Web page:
Thursday, June 11, 2009

Cuban Five fighting to get out of prison

Maruchy Guerrero, sister of convicted Cuban agent Antonio Guerrero

The publicity machine to free the Cuban Five "has shifted into overdrive," the Miami Herald reported the other day.

The Cuban agents, in prison for more than a decade, are waiting to see if the U.S. Supreme Court will hear their case. The Herald said:
Ten Nobel Prize-winners, including German author Gunter Grass and Guatemalan peace activist Rigoberta Menchú, have joined supporters in filing ''friends of the court'' briefs seeking to overturn the 2001 convictions of the Cuban men.

Websites, billboards, TV interviews and the Cuban newspaper Granma portray the five as ''heroes'' and their incarceration as an ``injustice.''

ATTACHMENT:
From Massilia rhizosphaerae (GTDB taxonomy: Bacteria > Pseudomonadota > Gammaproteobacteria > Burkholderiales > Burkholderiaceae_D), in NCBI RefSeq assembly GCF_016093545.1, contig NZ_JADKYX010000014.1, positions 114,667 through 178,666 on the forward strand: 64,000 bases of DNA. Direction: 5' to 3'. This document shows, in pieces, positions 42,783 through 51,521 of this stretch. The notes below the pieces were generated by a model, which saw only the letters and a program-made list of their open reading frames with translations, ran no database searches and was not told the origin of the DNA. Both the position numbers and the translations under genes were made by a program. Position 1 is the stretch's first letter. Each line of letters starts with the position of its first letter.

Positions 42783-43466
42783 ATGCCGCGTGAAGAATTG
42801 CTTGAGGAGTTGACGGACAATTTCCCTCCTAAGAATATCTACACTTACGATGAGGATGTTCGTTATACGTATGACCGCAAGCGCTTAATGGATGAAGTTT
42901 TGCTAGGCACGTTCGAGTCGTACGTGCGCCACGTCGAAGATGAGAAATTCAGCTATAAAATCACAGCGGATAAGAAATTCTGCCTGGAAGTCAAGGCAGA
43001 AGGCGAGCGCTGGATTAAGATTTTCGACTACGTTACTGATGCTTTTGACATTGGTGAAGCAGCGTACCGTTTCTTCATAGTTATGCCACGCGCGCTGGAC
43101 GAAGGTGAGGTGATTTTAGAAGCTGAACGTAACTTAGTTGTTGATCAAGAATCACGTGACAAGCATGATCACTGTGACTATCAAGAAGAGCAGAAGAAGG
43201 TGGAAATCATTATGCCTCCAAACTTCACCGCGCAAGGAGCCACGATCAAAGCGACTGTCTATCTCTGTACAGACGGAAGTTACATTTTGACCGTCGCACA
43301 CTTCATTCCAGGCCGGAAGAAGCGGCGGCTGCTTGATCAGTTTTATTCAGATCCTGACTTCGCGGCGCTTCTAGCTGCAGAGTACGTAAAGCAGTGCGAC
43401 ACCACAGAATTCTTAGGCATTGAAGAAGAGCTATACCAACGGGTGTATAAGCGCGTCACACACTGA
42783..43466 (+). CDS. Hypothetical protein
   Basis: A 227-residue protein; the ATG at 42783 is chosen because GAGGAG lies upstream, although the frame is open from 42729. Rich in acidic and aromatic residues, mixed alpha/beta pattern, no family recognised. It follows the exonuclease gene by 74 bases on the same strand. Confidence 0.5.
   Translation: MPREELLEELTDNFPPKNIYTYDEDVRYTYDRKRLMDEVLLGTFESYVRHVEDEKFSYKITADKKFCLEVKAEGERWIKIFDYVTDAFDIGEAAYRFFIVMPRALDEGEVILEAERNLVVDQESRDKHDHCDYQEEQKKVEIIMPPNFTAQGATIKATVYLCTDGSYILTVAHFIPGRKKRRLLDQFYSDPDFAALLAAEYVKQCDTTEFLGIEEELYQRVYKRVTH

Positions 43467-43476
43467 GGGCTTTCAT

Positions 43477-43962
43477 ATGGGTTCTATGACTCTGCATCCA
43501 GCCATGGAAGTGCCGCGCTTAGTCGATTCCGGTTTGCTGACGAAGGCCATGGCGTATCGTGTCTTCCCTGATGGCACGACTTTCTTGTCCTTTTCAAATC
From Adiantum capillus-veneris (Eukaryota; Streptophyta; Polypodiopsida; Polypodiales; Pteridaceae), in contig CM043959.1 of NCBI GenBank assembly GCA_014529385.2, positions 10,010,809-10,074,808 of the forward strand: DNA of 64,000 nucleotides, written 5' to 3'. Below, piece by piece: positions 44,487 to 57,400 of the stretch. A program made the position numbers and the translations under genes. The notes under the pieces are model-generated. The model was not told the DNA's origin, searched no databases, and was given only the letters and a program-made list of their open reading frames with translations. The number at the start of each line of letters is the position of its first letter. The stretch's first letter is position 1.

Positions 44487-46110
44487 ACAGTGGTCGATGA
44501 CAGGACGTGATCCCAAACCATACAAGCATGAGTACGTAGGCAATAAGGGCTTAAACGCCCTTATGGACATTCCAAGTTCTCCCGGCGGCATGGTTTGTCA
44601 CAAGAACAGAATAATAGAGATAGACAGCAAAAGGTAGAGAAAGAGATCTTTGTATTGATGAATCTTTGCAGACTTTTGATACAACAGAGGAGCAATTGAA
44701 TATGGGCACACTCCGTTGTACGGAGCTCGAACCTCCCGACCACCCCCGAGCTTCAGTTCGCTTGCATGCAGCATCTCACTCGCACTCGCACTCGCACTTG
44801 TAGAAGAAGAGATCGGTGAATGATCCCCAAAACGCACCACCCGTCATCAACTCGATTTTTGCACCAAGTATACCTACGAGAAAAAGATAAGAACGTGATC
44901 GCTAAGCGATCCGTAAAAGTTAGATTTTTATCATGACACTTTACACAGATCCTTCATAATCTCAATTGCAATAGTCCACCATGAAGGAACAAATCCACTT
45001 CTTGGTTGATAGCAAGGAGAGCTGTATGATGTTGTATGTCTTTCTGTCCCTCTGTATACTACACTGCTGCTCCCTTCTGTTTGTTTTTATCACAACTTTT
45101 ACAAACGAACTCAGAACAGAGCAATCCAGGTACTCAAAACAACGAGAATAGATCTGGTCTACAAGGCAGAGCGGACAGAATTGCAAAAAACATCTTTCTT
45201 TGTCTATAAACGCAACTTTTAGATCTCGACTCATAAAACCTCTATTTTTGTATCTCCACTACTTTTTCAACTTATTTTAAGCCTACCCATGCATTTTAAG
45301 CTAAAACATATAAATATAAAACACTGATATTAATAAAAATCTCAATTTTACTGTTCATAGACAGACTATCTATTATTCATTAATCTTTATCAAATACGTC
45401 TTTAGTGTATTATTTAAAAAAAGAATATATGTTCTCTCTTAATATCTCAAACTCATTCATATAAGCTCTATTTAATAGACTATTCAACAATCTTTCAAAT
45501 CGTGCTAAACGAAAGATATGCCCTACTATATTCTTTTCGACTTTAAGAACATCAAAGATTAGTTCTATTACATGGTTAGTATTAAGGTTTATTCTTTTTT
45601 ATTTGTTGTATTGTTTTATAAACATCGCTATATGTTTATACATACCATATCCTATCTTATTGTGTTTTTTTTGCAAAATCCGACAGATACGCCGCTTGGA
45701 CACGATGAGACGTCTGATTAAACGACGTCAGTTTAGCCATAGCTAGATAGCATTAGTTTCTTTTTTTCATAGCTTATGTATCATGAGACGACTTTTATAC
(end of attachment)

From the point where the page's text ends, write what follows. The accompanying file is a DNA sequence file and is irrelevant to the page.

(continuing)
The agents' lawyers write:
This is a signal case in the international community regarding our nation’s commitment to the principle of due process. The petition seeks review of an en banc ruling upholding the only U.S. trial ever condemned by the U.N. Human Rights Commission.
The lawyers say that the federal government "ignores completely" friends of the court briefs filed by "domestic legal organizations, scholars of the Cuban community, ten Nobel Laureates, foreign parliaments and hundreds of individual legislators...and experts in the American jury process...

These briefs are "apparently more than have ever before been submitted in a criminal case," the lawyers say.

I wonder if the uproar over the Myers spy case will somehow affect the Cuban Five's prospects before the Supreme Court.

Brief favoring Supreme Court consideration of the Cuban Five's case
Brief opposing consideration of the case
Armchair view of Cuban Five's Supreme Court petition

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